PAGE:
The Oxalis bundles I posted about a few days ago are crazy. I don’t even know where to start with the bundles. They were stunning when I unrolled them, and developed wholly unexpected colors.
(Bodily fluid alert. If they ick you out, don’t read the next sentence.) The fabrics were mordanted together in a solution made from bits of copper scrap soaked in my own urine for days, until the mordant turns green. It leaves a light green hue on the mordanted textile, and is supposed to be a good mordant for greens, which were what I was expecting.
As a brief aside, don’t ever let anyone tell you a fermented suint vat stinks. If they do, tell them to try mordanting with copper/urine. Fermenting wool smells like a rank farmyard. Fermenting urine with copper in it? Left in the sun on the porch for five days? I can’t begin.
Anyway. Instead of green, and although the Oxalis dye itself was almost an acid green, these developed yellow—and red which, as a guess, came from the interaction of oxalic acid with copper.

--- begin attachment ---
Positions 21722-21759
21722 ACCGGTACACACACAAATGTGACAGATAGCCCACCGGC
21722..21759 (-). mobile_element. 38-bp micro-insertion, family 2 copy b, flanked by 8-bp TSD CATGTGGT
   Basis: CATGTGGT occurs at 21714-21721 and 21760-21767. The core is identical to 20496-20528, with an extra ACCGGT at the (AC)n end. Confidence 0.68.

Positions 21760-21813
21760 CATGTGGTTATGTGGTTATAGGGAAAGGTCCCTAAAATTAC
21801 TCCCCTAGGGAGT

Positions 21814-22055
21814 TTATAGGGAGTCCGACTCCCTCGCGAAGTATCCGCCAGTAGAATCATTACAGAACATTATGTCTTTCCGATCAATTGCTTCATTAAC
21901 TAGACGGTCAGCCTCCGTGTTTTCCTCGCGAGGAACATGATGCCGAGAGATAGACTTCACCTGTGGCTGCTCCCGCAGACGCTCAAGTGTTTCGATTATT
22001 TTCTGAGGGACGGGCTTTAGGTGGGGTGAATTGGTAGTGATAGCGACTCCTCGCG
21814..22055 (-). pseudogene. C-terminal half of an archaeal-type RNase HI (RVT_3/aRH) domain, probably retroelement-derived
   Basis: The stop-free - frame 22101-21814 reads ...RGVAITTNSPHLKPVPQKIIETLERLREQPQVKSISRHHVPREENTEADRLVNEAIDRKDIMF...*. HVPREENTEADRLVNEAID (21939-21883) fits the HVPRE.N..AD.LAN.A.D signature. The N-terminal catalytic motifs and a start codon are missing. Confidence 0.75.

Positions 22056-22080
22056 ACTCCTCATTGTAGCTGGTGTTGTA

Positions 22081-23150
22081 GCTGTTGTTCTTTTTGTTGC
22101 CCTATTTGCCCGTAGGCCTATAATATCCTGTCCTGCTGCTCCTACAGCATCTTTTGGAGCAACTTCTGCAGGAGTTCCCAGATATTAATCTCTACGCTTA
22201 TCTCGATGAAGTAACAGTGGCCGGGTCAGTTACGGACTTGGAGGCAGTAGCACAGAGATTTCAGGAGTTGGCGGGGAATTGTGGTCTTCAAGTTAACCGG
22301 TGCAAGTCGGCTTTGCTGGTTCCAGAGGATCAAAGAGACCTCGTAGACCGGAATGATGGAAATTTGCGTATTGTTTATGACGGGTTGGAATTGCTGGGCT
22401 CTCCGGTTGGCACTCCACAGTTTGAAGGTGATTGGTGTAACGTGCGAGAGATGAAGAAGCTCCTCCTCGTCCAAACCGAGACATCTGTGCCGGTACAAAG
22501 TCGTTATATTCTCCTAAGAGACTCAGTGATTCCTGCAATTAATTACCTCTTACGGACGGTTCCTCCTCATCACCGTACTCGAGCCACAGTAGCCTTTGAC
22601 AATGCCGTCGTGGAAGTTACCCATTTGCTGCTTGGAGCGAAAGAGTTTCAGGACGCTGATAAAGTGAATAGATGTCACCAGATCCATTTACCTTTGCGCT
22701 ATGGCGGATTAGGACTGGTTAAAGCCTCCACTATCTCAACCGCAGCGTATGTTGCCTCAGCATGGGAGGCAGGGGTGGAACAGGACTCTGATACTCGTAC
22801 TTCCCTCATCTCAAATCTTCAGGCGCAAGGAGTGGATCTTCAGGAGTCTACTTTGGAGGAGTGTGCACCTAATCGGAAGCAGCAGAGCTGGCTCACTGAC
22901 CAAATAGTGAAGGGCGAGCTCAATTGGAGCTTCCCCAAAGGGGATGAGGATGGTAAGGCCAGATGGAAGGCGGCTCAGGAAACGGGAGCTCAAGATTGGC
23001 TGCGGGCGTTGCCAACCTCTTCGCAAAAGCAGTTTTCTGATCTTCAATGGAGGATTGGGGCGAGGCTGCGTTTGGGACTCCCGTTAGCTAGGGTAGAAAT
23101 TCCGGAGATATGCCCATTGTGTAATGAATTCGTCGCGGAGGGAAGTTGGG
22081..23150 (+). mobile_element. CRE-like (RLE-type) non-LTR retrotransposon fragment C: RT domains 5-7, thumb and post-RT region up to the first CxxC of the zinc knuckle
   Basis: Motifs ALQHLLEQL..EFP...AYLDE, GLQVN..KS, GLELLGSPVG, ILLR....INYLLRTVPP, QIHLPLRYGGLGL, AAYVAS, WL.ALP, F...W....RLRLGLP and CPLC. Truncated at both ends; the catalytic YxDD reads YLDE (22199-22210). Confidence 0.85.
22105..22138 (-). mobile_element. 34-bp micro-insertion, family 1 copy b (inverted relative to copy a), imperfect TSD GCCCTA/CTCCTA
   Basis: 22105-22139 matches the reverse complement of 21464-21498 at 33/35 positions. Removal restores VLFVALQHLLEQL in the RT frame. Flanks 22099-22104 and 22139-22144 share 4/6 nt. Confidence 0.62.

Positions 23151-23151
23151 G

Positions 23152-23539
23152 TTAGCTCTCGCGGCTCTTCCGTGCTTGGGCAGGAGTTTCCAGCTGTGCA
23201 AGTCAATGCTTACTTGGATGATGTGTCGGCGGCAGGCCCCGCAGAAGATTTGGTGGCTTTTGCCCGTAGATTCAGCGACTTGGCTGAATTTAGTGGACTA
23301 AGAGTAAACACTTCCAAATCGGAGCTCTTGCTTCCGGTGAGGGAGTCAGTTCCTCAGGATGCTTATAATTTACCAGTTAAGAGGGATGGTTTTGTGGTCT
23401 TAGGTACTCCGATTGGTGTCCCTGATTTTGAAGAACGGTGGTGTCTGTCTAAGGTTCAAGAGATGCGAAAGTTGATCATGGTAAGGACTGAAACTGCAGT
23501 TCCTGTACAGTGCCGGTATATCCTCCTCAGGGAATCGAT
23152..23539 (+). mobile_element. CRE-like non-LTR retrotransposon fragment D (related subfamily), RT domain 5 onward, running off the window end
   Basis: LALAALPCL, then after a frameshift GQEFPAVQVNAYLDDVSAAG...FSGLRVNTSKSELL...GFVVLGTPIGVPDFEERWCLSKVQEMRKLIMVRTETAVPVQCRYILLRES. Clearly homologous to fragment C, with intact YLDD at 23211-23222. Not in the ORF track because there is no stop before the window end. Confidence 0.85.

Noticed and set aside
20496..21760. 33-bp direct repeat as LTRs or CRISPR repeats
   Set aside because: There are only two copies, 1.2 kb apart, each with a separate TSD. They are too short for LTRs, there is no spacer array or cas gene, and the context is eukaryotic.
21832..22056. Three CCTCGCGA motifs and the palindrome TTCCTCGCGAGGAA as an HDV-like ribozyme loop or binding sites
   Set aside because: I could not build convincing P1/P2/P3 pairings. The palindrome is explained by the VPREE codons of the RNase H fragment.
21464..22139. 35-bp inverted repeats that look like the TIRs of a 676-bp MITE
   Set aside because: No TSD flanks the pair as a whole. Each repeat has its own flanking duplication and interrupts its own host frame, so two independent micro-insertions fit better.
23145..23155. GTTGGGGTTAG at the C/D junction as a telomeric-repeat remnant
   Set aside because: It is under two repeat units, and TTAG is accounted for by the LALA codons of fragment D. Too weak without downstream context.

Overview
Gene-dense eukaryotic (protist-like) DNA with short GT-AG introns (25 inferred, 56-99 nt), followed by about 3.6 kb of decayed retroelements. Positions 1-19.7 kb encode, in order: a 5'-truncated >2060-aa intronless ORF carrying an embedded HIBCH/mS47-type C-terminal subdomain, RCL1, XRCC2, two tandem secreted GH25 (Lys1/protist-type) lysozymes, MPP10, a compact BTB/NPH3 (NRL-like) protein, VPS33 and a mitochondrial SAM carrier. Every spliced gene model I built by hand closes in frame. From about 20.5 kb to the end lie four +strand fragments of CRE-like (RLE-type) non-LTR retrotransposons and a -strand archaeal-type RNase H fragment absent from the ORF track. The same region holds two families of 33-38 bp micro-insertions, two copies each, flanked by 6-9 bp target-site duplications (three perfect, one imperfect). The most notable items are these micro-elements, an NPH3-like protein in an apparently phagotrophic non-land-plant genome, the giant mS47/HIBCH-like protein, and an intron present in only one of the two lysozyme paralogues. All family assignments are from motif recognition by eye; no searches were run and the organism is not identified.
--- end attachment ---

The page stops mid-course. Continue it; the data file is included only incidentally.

The steam-only bundles had clearer, less blurred imprints, but in this experiment, Oxalis didn’t make solid, true ecoprints; color transferred well, but shape did not. Nevertheless, these were really interesting to make and observe, and cottons, linens, and wools all had interesting results. Pictures here are a selection of the steam-only bundles.
I’ll show you the dyed fabrics themselves soon, but take the colors with a grain of salt, because it only got weirder from here.